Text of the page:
Lycanthropy and Other Illnesses by Kristen O’Neal
Reviewed by GGGinny
What I drank: White wine. It’s been a while considering I’ve been on a hard seltzer kick. But man, this reminds me of living with Sam, putting on something on tv and just enjoying each other’s company. I miss living with her.
Teen Wolf meets Emergency Contact in this sharply observed, hilarious, and heartwarming debut young adult novel about friendship and the hairy side of chronic illness.
Priya worked hard to pursue her premed dreams at Stanford, but a diagnosis of chronic Lyme disease during her sophomore year sends her back to her loving but overbearing family in New Jersey—and leaves her wondering if she’ll ever be able to return to the way things were. Thankfully she has her online pen pal, Brigid, and the rest of the members of “oof ouch my bones,” a virtual support group that meets on Discord to crack jokes and vent about their own chronic illnesses.
When Brigid suddenly goes offline, Priya does something out of character: she steals the family car and drives to Pennsylvania to check on Brigid. Priya isn’t sure what to expect, but it isn’t the horrifying creature that’s shut in the basement.
With Brigid nowhere to be found, Priya begins to puzzle together an impossible but obvious truth: the creature might be a werewolf—and the werewolf might be Brigid. As Brigid’s unique condition worsens, their friendship will be deepened and challenged in unexpected ways, forcing them to reckon with their own ideas of what it means to be normal.
Drunk Overview: Okay, Priya has lyme disease and it’s messing with her life. Lucky she’s made friends with someone from Tumblr (Brigid), who happens to invite her to a group for people with chronic illnesses. Also it turns out Brigid is a werewolf, and Priya wants to help.
- boy did this book remind me about the things in college I’m happy I’ve grown past.
- I’m sorry, I’m 30 years old. The idea of going back to college and dealing with the constant comparison with the other people your age… no thank you. I’m quite happy bbeing a lazy piece of shit on Friday nights. I’m more comfortable and the hangover is much more easily controlled
- That being said, the explanation of chronic pain felt refreshing. There are so many books where something debilitating is something to get past, rather than something to live with. And the way the discord group discussed their good days and bad days was kind of uplifting.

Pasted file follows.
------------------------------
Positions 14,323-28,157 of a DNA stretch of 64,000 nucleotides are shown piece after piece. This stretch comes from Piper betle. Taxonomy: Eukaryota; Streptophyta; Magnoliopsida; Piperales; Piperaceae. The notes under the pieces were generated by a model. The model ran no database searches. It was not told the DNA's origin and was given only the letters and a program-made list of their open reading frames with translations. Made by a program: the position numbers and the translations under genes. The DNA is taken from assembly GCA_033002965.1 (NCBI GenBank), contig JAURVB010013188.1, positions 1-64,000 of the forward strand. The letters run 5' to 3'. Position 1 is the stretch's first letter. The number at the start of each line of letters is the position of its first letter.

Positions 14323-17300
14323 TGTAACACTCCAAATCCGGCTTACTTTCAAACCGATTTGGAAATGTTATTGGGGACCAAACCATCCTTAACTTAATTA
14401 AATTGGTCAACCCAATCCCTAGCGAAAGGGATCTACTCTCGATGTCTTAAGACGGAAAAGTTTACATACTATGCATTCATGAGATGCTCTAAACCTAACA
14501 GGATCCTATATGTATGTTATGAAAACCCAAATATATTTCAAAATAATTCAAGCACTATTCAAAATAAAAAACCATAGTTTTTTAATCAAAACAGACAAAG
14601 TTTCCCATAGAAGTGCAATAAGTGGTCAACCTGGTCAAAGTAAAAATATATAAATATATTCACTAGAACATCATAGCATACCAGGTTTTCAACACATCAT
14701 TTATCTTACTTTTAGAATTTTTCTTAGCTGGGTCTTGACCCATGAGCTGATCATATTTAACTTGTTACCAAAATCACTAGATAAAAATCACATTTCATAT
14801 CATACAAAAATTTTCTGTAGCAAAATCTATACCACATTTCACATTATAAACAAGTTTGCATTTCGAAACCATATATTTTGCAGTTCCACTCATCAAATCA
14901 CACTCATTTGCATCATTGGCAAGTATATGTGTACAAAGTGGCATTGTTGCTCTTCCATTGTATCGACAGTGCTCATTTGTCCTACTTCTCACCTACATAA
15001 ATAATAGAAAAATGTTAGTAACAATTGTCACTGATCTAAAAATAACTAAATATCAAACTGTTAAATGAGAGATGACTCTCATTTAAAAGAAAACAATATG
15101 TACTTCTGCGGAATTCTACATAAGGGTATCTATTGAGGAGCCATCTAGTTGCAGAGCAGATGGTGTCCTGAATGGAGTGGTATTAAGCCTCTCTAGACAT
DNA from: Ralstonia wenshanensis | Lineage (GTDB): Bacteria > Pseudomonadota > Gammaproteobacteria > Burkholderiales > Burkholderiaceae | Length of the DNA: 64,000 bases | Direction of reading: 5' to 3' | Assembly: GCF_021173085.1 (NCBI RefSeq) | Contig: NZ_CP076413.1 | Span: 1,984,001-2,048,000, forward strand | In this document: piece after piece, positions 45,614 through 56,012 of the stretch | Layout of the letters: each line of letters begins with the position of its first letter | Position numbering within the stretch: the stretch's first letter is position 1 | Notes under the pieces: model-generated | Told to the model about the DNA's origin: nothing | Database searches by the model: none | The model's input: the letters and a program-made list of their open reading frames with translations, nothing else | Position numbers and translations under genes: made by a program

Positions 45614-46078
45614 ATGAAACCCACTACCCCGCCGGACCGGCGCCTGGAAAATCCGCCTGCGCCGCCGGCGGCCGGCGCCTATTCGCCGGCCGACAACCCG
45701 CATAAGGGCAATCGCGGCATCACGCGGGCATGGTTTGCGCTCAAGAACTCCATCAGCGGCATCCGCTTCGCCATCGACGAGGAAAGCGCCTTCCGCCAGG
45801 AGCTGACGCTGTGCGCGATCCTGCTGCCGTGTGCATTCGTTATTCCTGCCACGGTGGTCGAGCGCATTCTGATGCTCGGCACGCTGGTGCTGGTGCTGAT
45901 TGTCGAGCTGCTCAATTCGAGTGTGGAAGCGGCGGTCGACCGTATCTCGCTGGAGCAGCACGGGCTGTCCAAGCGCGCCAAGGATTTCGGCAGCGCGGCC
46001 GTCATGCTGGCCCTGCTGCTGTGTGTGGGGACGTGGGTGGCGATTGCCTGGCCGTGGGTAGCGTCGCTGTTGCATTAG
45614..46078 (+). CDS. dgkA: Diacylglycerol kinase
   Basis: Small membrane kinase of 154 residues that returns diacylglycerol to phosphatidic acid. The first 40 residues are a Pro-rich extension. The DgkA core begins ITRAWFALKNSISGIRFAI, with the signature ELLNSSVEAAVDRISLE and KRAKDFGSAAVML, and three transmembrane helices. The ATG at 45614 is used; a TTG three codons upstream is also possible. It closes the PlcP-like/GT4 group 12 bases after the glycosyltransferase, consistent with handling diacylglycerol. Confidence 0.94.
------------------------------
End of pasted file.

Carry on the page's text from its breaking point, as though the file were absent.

- It’s a good reminder to celebrate when things go well and to work past the things that don’t.
- But also, Priya is in a rough situation, dealing with the fact that her medical career probably isn’t going to happen.
- And then suddenly Brigid disappears. Which is when Priya visits andn finds out she’s a werewolf.
- I enjoyed the way the fantastic was handled in this book. The transformations were made to sound horrendous. Who the fuck knows if there’s anything else out there… and just in general, it’s unheard of but at the same point, handled realistically (if that makes sense).
- I really enjoyed Brigid’s sense of humor. As someone who has been on Tumblr way past the point of Tumblr doing much, they managed to get the manic energy of it so well.
- But also, I think the kind of manic energy that Brigid gets fits the character so well. She had to deal with these wild transforamations so it makes sense that she would want to figure things out when she can. I mean, anything you can find on wikipedia is going to be really nice compared to “Why am I a werewolf.”
- The plot is fairly basic. Girl finds out friend is werewolf and tries to solve the problem (because she’s a med student and also loves solving problems). But even with such a basic plot there were some really fun scenes. IAgain, i really loved how weird the transformations sounded.
- I don’t want to give anything away, but it’s one of those things that just makes you cringe a little to think about (also there should probably be a warning for anyone who has a weird relationship with teeth, it’s mentioned a lot).
- But I also loved how this book was also a way for Priya to come to terms with the fact that, because of the Lyme disease, she’s never going to be the same.
- Life demands change. And sometimes that change is easy, and sometimes it isn’t. Priya is dealing with a change that isn’t easy, but if required acceptance.
- Honestly, I don’t think there’s a single thing I would point to this book and try to change. I loved her chronic pain group (although they seemed to accept lycanthropy fairly quickly), the cast of characters (even though dynamics could be strange), and the werewolf lore (even though it was outside of the “typical” lore).
- I think making any major changes would have changed the ultimate message of this book.
- Which, at least in my mind, is “Shitty things will happen, but how you deal with them will determine your own happiness.”
- There’s plenty more going on with this book. The medical mystery of how lycanthropy happened, how Priya got Lyme disease was never really covered, etc. Just in general, this book felt full. Even if Priya’s experiences could be limited.
- Ultimately, I really enjoyed the support network. So many people in this book felt like they could have had a book of their own, and I tend to consider that a marker for success.
- I’m not saying that the main character shouldn’t be the most interesting person in the book. But that the cast of characters needs to feel like there are things happening behind the scenes. And boy did this book deliver.
What I’d Pair it With: Gimlet. Something delicious that hides the pain you’ll feel until the next day.